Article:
Welcome to regulate, and rewire and anxiety and depression podcast where we discuss the things I wish someone would have taught me earlier in my healing journey. I'm your host, Amanda Armstrong. And I'll be sharing my steps, my missteps, client experiences and tangible research based tools to help you regulate your nervous system, rewire your mind and reclaim your life. Thanks for being here. Now let's dive in.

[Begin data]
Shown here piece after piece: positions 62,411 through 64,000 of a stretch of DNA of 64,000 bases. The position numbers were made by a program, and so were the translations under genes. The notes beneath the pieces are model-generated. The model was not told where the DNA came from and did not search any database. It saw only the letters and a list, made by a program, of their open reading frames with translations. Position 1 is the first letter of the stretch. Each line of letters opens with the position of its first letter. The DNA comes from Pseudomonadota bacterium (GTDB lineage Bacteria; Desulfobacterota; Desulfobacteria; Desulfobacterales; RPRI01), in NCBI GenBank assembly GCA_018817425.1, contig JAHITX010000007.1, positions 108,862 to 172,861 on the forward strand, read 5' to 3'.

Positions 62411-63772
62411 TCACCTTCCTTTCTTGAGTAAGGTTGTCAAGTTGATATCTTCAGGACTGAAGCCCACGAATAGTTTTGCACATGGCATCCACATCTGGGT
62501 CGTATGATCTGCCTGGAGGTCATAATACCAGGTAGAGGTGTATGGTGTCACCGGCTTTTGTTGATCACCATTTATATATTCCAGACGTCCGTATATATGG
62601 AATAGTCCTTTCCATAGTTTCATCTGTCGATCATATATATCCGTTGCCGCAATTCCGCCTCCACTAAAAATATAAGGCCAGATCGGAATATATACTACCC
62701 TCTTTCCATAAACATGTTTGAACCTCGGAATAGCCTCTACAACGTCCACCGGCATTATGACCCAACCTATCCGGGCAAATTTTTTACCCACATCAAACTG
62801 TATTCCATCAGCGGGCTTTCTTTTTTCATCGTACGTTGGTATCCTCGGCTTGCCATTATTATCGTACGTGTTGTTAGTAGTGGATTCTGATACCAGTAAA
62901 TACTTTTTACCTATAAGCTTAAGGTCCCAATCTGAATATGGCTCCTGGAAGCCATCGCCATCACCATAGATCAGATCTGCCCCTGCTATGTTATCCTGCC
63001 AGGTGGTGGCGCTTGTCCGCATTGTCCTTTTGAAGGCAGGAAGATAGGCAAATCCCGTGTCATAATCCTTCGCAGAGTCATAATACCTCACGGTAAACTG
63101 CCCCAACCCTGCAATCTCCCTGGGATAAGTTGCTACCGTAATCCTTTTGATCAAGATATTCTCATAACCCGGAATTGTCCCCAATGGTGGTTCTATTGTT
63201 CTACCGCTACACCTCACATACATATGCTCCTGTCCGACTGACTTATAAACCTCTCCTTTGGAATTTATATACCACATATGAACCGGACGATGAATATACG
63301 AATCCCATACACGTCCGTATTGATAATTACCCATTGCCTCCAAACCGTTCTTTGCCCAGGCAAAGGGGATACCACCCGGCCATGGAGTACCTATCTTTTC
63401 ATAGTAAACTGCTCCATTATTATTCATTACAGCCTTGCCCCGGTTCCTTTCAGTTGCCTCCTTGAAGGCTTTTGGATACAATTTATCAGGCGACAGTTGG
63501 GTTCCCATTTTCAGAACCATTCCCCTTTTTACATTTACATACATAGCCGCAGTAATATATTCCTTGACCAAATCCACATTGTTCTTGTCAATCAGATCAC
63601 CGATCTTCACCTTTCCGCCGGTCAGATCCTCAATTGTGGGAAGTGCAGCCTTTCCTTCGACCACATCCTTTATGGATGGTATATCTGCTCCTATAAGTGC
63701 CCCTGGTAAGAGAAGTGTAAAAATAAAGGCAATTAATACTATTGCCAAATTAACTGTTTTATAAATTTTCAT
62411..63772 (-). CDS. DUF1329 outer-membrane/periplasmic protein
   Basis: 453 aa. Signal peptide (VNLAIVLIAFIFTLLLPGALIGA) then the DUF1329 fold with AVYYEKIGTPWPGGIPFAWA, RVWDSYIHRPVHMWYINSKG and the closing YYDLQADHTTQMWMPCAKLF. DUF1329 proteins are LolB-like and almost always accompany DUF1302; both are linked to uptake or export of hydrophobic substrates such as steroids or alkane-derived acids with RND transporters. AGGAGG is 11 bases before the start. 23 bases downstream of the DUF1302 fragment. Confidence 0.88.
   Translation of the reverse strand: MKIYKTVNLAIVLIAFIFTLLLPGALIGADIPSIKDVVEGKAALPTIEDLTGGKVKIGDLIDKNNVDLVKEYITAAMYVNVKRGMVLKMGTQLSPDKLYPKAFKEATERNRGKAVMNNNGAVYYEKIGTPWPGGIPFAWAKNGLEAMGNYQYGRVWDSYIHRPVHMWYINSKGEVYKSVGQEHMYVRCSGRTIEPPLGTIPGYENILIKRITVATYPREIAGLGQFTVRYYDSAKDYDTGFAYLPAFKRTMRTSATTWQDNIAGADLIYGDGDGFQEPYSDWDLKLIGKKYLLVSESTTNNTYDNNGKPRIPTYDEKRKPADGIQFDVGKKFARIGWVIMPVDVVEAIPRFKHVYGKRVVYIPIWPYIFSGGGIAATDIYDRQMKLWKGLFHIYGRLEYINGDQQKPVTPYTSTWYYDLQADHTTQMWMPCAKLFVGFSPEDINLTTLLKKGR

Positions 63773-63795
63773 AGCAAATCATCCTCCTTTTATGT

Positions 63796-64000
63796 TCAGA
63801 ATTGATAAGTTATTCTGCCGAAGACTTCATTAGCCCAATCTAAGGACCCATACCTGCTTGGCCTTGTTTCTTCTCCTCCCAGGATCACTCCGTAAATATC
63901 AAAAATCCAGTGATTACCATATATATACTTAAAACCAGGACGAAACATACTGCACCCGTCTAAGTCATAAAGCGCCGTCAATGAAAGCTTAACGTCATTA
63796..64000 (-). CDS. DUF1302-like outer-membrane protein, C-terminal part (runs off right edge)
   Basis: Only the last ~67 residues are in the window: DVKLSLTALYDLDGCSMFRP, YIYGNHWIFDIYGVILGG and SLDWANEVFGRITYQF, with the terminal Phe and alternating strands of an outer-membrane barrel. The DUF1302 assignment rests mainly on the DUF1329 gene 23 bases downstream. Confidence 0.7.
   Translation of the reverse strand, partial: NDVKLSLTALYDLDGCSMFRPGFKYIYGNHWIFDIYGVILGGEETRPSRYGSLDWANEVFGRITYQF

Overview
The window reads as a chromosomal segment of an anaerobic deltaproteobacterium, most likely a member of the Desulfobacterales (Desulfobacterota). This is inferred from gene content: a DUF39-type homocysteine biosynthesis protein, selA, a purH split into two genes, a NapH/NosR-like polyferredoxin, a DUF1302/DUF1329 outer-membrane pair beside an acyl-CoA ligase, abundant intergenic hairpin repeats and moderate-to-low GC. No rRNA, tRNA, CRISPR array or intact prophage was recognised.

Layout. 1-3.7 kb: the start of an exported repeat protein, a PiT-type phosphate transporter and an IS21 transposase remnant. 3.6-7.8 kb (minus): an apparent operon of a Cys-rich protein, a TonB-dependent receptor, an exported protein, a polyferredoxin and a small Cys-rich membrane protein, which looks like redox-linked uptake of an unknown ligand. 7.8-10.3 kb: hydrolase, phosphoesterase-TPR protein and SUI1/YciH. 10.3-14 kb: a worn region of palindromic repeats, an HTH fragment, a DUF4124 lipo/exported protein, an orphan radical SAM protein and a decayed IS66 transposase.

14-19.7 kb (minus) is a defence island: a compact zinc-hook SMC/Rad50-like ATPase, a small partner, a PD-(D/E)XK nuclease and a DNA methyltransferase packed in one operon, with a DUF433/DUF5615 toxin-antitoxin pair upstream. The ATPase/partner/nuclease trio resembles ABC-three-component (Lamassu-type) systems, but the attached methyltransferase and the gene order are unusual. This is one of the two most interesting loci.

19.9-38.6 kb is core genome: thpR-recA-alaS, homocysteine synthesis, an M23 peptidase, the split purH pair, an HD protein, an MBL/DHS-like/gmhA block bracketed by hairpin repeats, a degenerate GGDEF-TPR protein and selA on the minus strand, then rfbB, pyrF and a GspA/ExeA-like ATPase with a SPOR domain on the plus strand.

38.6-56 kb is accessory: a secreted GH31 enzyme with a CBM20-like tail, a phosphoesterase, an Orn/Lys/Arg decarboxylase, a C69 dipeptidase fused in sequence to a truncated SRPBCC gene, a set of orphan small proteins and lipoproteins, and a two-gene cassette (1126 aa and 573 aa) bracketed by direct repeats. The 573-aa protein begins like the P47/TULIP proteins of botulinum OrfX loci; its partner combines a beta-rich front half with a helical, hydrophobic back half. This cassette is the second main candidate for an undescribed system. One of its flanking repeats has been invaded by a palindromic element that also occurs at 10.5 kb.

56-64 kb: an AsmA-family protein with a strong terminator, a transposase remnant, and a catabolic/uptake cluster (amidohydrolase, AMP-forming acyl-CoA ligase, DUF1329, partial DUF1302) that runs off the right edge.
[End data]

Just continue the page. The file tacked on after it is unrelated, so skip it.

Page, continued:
Today, I want to give you a very specific framework for putting together a lot of the pieces of tools and concepts that we have previously talked about on the podcast. This is something that I do with almost all of our clients at some point, and I call this a regulation gameplan. And I will drop a link in the show notes for you to download a worksheet that you can use if you are more of a visual learner like I am, that could also be helpful to pull up really quick and just reference because I'm going to describe it in a little bit. And this is a quick note for any of you who are coming to this podcast for the first time today, you are going to get a lot more out of this particular episode, if you have first listened to what I consider our foundation episodes. And so that is episodes one through six. Remember, they're just a half hour, if you listen to me on double speed, you'll be able to get through those pretty quick. And that just gives you context for a lot of the language that I use a lot of terms that may be specific to myself and my practice. But in those first six episodes, you are going to learn more about how to understand anxiety and depression through a nervous system lens. And that also includes the three part anxiety mini series, where I talk about how to map out your nervous system and various ways of regulating. And this regulation game plan is going to be kind of the next step from that.